Lee feels an obligation as a designer to choose materials that respect animals. “As a consumer, it’s easy to feel like our individual choices don’t make a difference. But as a designer, you have the power in your hands to use or not use animal byproducts,” she explains. She ensure that not only are the base materials animal-free, but so are the glues and entire production line. “I quickly learned that sewing houses that work with leather will also use animal-based glues, which I didn’t want. It was very important for me to make sure that the entire process is vegan,” Lee says.
Starting with being animal-free, Lee applied her new no-harm philosophy to every aspect of production, making her studio zero-waste and as eco as possible. As Lee says, “From there, it was a no-brainer. If I’m doing things that are vegan friendly, it’s also very important for me that the process is as environmentally-friendly as possible. The vegan leather I use is PU and not PVC, which is a lot less harmful for the environment without losing durability and function. It looks great. In the studio, I try to have a minimal waste as possible. Even the smallest pieces of fabric go into the hangtags in an effort to try and not hurt this planet as much as possible.”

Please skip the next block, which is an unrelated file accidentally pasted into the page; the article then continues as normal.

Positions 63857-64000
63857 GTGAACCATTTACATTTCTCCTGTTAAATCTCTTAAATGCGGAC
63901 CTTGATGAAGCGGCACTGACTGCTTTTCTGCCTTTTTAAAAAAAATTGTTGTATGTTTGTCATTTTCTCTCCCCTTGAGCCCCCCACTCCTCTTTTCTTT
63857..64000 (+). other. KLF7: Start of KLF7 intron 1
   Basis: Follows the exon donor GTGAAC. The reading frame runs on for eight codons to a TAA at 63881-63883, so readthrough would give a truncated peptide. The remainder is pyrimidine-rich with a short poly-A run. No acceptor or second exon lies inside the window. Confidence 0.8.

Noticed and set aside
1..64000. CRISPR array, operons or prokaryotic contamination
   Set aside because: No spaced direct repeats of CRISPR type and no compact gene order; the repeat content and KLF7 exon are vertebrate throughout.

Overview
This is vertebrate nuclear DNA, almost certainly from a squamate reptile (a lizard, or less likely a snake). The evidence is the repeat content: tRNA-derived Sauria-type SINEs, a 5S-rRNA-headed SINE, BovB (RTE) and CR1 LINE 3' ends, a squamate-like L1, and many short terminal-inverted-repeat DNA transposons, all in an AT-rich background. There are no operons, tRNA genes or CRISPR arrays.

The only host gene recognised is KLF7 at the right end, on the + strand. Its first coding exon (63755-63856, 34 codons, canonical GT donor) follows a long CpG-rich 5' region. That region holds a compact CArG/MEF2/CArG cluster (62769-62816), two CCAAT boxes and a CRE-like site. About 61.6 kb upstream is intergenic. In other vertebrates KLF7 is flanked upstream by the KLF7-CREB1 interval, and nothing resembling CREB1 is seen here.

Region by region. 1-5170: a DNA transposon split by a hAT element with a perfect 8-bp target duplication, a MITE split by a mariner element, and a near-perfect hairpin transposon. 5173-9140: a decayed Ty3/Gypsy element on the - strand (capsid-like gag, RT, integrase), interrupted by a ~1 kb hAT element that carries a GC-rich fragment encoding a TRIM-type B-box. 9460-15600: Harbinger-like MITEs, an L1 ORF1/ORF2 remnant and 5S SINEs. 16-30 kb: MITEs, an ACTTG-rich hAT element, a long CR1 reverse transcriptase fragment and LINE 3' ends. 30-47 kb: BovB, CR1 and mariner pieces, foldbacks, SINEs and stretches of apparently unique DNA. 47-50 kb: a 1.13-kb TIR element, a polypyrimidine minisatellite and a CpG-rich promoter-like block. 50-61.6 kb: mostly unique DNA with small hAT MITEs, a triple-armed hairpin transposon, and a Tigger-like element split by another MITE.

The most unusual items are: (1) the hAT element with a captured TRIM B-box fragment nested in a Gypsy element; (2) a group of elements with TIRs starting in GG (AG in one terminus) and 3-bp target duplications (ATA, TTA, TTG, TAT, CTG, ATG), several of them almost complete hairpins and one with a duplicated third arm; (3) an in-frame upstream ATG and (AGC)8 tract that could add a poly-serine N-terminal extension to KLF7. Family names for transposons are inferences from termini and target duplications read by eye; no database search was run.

Lee’s first collection was completely inspired by the city, drawing on images of broken window shutters, window bars, and mailboxes. “I really like the idea that something that comes from the city returns to the city. Whether it’s a scarf of a bag, it closes a circle,” she says. Most of the fabrics Lee now uses are imported from Italy, including the Italian microsuede, a super durable and long-lasting material originally designed for upholstery originally.
In her new collection, inspired mainly by Athens and the Greek Islands where she traveled a year ago, Lee pulls from new pictorial landscapes and more amorphous shapes and patterns. Her favorite pieces are the roll tops and her original clutch designs, in addition to the newly released bucket totes. Whatever she does next, we can only hope it is as beautiful as what has come before.